SARATOGA SPRINGS – The Saratoga Music Industry Coalition (SMIC), which began as a Facebook Public Group (Meaning: You ask to join, they say OK) and, at this writing, sports 414 members, held it’s first meet-up and panel discussion last Wednesday, February 22nd at Putnam Den
Following a meet-and-greet social hour, Group Organizer Robert Millis acquainted the attendees with the purposes of the group, as well as discussing various issues of interest, such as the City of Saratoga Springs’ recent ‘busking’ (street performing) ordinance, as well as some potential music festival initiatives he had knowledge about, that the city currently has under consideration.
The basic point is that, in this town, everybody and his brother has a “concerned citizens” or interest group of some sort. SMIC is endeavoring to organize what often appears to be the unorganizable: Musicians who are, by and large, independent individuals or small groups – each in their own bubble as they struggle to make their career(s) playing and writing music.
An ambitious undertaking to say the least. I give SMIC big props for even trying.
What followed next was an informative panel discussion, moderated by Pieter Olson, a former owner of the prestigious VanDyck in Schenectady. On the panel were Millis with Promoters Greg Bell and Sly Fox. The three combined have over a century of booking experience and expertise.
What was interesting is that, while these gents were running a real business with real money (often their own) behind it, filling a calendar for a venue is much more ‘art’ than ‘science.’ There is no one magic formula: They are guided by experience and well as both trial, and sometimes, error. But the panelists learn to brush off a bad show like Mariano Rivera giving up a tater – they dust themselves off and come back strong the next time.
For instance, some panelists would listen to demo CDs, others strongly preferred to see a musician live. Research, past performances (such as industry data bible Pollstar) also guide them.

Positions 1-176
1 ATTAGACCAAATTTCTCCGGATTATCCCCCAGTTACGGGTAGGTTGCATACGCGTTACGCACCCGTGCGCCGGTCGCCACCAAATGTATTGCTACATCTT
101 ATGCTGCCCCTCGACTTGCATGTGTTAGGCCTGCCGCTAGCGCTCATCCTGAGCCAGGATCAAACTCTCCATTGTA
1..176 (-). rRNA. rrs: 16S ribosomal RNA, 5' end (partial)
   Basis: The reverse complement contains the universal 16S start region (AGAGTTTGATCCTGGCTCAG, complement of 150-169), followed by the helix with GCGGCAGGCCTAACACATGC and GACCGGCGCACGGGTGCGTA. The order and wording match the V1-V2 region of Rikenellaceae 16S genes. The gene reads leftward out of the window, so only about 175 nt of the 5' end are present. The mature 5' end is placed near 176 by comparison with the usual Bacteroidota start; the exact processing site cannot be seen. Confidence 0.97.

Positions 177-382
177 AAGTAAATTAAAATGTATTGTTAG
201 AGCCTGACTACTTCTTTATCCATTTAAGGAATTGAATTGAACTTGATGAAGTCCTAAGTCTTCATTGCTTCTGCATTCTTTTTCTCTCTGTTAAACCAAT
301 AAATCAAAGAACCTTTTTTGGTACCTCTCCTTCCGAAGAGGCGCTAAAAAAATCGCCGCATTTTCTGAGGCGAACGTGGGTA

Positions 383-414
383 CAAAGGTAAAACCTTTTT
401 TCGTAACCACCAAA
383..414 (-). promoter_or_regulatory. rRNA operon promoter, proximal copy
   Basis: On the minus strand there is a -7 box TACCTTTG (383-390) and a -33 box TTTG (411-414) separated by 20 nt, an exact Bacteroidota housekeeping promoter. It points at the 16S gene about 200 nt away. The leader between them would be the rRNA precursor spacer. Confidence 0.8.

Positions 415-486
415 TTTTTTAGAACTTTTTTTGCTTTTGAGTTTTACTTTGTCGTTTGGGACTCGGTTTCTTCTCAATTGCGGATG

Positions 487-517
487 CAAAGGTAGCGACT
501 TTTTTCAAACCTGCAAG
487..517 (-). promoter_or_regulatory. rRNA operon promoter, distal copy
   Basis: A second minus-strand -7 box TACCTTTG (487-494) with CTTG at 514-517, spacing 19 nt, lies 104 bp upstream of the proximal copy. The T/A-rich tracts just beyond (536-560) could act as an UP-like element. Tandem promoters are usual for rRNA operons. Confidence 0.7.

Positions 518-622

In my own experience filling calendars at Bailey’s and Gaffney’s, as well as festivals such as Hats Off and Victorian Streetwalk (which I do not anymore, so don’t ask!), I personally would rarely book someone off a CD – I preferred seeing you or your group play live. When I scouted (sometimes anonymously) I would rarely watch you. I would look at your audience and the interplay between you and them.
The music itself needed to be germain to the venue or event – which is why you don’t see heavy death metal at Gaffney’s, then or now. Not that it stopped said death metal bands from applying, mind you. But I digress…
Afterwards, Bob Millis threw out some conclusions about what was discussed on SMIC’s Facebook page:
– Save the CD’s and EPKs — they go right to trash
– Instead, your intro eMail acts as your EPK, summary-style w/good links
– Video clips are more important; as are links to tunes
– Create a Vision for your band, and work backwords
– Different Plans for Different Visions
– Build locally w/many shows, then do new markets, then turn back to 1/yr locally
– Some promoters need to see you play live first; others don’t
– Get paid, always
– Hounding doesn’t work
– Don’t be in it for the $, because you are likely to be disappointed
– New markets will seem like you are starting from scratch again.
– Make friends with other musicians, be a part of the scene
– Be realistic: new markets usually mean support slots.
Good stuff. My only beef with the whole thing is that it should have been better attended by players, band managers, etc. For a first pass, it had about a dozen music types, which is decent – BUT COME ON PEOPLE! It was a Wednesday evening – were you all gigging? Doubtful. Let’s face it: You needed to be there more than me! I don’t need a gig, for crying out loud!
Hate to call you all out, but I’ve heard enough musicians moan and whine how they can’t get the promoters’ ear; how they never get a break to last a lifetime… and yet, there were at least six qualified ears who were willing to discuss things with you, indeed were willing to listen to you perform at the Den’s open mic (hosted by Juan Calzada)… Where were you?
The good news is that this was just the first SMIC discussion. Millis said that he was going to organize others; covering different topics and perhaps, having your (successful) peers share their experiences.
Watch this space, and SMIC’s Facebook page, for details as they develop. And I want to see your butts there. No excuses. Do something to help yourselves for a change.
To join SMIC, visit the SMIC Page on Facebook This is their current cover photo so you know you are there:
Feb. 27, 2017